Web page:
This journey we call fatherhood is extraordinary.  In every way.  From the birth of my first child, to the adoption of my second, to the arrival of my third, I am in awe of the little lives that have been entrusted to my care and my love. As much as I hope to teach them, they, by far, have taught me way more than I thought even possible. Through their adventures, I see the world in bright, new colors.  Through their sleepy eyes, I am reminded, myself, to slow down. I relish in the pure bigness and unencumbered love they radiate towards me. How can I possibly hope to live up to their expectations of me?  What can I possibly give to them that is more valuable, or at least of equal value, than the bursting joy they so freely share with me each day?

A lot, I hope.  I try to show by example a good life, one of patience and kindness, love and acceptance.  Is there always perfection in everything I do?  Certainly not.  I also hope to show them what it means to be human, what it means to stumble, get back up, dust oneself off, and continue on. And, in that little nugget of the human experience, we find “empowerment”. I want to empower my children. I want them to feel empowered.

So, what exactly does this mean? Do a quick Google search of “empower”, and you get back a straightforward and pretty boring definition of “to give power or authority to; authorize, especially by legal or official mean” (

Whoa! Wait a minute there…you mean to tell me that I am going to give power and authority to my children? Am I really going to cede my parental rights to have full control over everything until they reach the ripe, old, wise age of 18? Nope. Don’t worry.  Traditional roles will remain intact. But, empowerment, for me as a dad, involves identifying particular personality traits in each of my children, and focusing on helping them realize the beauty in those traits, and using those qualities to build an amazing life. Let me share.

My youngest daughter is strong.  I don’t mean physically strong (although she definitely is that, too, as a super energetic 4-year old). Rather, she is steadfast, confident in her thoughts and in her perspective of things, and certainly not afraid to challenge me. There are many times when I think to myself: “Gee. She is stubborn.” And while that may be true (she gets that from me…), my way to empower her strength is to frame her as a “leader”. In doing so, I value her strength not as something negative, but as a quality that will suit her well in life. In order for me to empower her with leadership qualities that I value, too, my focus is on situations that create in her a sense of servant leadership: helping friends and siblings, showing compassion with the decisions she makes, sharing, storytelling, and imaginative play with various outcomes, allowing her to experience wins and losses. This, I hope, will empower her.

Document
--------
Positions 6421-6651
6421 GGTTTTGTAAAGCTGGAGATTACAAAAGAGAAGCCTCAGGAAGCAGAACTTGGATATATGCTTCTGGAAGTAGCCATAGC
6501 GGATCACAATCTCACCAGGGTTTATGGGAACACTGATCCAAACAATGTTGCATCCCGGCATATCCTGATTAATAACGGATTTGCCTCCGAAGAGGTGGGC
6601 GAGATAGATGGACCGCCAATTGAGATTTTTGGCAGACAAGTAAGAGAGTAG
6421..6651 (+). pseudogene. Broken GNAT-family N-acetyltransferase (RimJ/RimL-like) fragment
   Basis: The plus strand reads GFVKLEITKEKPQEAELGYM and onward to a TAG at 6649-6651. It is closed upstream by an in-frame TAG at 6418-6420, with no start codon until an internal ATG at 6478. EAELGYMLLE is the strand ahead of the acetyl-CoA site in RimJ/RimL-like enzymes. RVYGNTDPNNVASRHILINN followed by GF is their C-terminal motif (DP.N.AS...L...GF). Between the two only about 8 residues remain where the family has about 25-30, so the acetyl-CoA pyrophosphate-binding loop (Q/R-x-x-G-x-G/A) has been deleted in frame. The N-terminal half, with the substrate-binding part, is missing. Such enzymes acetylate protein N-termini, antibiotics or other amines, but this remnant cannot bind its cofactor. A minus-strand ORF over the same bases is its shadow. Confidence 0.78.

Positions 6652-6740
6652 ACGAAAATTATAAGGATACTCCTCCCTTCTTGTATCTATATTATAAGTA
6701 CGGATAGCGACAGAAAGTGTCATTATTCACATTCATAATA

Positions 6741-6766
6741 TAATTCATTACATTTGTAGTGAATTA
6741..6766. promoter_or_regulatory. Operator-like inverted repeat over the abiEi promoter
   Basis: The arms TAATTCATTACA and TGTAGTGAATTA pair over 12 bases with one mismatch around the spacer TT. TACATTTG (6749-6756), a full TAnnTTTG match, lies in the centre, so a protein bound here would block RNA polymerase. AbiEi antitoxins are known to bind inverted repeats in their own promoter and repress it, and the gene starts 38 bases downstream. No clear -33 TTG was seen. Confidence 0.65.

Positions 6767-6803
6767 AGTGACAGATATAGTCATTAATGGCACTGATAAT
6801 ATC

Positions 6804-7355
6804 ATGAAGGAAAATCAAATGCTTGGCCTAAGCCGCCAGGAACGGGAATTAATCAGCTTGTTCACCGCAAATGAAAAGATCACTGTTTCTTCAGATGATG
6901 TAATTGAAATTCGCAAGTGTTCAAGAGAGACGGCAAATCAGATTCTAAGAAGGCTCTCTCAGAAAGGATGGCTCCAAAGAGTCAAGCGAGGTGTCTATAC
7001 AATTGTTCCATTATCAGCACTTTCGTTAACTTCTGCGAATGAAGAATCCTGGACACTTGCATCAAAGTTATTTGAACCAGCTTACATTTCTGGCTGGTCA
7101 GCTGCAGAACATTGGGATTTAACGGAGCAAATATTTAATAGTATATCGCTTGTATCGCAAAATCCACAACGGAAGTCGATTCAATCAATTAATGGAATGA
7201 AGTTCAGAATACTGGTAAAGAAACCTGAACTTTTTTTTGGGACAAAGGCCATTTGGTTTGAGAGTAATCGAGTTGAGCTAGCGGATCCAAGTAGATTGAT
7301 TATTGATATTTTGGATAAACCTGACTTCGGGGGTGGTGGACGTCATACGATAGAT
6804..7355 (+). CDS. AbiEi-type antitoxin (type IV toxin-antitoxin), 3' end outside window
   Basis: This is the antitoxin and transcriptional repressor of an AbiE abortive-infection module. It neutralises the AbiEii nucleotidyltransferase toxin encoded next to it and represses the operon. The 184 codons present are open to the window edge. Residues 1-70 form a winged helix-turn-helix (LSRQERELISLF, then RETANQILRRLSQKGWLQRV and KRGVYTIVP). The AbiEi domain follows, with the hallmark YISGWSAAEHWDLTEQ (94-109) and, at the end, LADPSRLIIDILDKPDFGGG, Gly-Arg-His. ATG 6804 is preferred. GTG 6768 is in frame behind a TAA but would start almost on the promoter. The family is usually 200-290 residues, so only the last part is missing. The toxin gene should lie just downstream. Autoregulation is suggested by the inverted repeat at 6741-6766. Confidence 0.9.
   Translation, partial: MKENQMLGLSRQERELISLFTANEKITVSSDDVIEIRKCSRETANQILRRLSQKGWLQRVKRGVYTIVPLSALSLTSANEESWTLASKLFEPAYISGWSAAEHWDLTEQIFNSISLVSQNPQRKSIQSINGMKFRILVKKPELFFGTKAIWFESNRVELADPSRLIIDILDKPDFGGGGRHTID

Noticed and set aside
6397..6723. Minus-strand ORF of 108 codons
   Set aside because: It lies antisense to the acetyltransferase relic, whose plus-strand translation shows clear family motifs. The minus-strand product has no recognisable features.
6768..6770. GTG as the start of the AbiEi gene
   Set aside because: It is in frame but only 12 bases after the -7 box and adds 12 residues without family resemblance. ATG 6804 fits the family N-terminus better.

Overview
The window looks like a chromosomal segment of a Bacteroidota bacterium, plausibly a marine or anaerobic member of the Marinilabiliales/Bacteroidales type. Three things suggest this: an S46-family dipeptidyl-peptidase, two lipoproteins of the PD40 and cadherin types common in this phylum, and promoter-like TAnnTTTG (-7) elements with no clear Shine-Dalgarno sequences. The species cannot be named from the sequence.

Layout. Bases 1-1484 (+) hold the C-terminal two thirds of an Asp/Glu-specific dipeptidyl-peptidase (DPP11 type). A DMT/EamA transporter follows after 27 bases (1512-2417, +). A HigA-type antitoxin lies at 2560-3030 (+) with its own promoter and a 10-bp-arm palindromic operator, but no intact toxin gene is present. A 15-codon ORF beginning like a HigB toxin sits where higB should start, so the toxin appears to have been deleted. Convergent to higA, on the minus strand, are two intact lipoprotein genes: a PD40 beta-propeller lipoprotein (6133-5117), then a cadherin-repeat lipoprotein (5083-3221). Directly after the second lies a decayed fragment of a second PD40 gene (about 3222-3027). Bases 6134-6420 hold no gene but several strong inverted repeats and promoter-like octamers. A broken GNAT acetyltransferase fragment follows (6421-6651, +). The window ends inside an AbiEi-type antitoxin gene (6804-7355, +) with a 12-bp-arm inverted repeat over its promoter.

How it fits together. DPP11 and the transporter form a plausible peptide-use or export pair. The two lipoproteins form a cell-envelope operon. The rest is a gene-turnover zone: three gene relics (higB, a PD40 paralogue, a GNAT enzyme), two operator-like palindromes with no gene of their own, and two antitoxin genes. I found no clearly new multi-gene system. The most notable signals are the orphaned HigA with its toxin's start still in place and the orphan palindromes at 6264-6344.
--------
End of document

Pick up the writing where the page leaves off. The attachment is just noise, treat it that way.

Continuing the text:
My son, our amazing son who found in us his forever home, is sensitive. I love British comedies. Two years ago, I found myself watching the Vicar of Dibley series, a really great comedy with talented actors. The opening credits, though, despite it being a comedy, strike a more somber tone as Psalm 23 is angelically sung by a boys’ choir. At one point, after firing up an episode on Netflix, my son runs into the family room, stops in front of the television, and listens transfixed to the opening song. I think nothing of it, until he turns around with tears streaming down his face.  Immediately, I inquired what was wrong, and he replied to me “It’s such a beautiful and sad song.”  In that moment, I came to know his soft and sensitive heart. To be sure, he is as rambunctious as you would expect a freshly minted 6-year old to be. But, in the quiet moments, if a particular song is on, or if he has settled for the evening and has reflective time, he can ask the questions that hit straight to my emotional center. In November 2015, we lost a precious family member – my mother. She was an awesome grandma, too. Recently, my son was watching The Lion King, and there was an exchange between Rafiki and Simba that reminds Simba to not forget who he is because in him are his ancestors. My son came directly to me and declared: “Grandma is in you!” My way to empower my son is to acknowledge his deep understanding of humanity, even at his young age. I will frame him as a helper, a caregiver, a humanitarian. His sensitivity will be a strength, not a weakness, and give him the opportunity to truly understand the impact of words, actions, and emotions within his interactions with other.

My oldest daughter faces the most challenges in daily life, as she was born with a very rare condition known as Joubert syndrome. Over the past 11 years, we have had (and still have) countless therapies, innumerable IEP meetings, and just an overwhelming expenditure of energy. Yet, we wouldn’t have it any other way.  Our daughter is extraordinary, unique in every sense and not only because of Joubert syndrome. She has given me a perspective that I never thought I would have, and that is often difficult for me to articulate well enough for it to make sense beyond “she has taught me to see the world in a different light”.  It is so much more than that. She is non-verbal, yet I understand everything she says (most of the time!). She can give a hug like no one else in the world. She gets fiercely mad when she is frustrated, but perfectly calm and pensive when she finds peace. While I always assume that it is me that must empower her, it is actually her life that empowers me. Through her, and through my other two children, I become the dad that I always wanted to be.


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